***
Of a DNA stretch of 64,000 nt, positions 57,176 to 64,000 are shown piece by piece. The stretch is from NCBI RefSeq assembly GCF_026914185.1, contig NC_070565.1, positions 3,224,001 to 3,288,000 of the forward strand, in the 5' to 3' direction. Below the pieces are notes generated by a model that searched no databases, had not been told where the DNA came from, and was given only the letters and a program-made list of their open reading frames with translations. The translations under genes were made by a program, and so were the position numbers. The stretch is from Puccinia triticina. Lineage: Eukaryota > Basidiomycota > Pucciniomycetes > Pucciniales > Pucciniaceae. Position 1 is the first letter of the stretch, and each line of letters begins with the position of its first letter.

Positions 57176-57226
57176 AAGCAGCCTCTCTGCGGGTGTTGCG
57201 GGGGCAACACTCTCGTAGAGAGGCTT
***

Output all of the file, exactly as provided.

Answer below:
Of a DNA stretch of 64,000 nt, positions 57,176 to 64,000 are shown piece by piece. The stretch is from NCBI RefSeq assembly GCF_026914185.1, contig NC_070565.1, positions 3,224,001 to 3,288,000 of the forward strand, in the 5' to 3' direction. Below the pieces are notes generated by a model that searched no databases, had not been told where the DNA came from, and was given only the letters and a program-made list of their open reading frames with translations. The translations under genes were made by a program, and so were the position numbers. The stretch is from Puccinia triticina. Lineage: Eukaryota > Basidiomycota > Pucciniomycetes > Pucciniales > Pucciniaceae. Position 1 is the first letter of the stretch, and each line of letters begins with the position of its first letter.

Positions 57176-57226
57176 AAGCAGCCTCTCTGCGGGTGTTGCG
57201 GGGGCAACACTCTCGTAGAGAGGCTT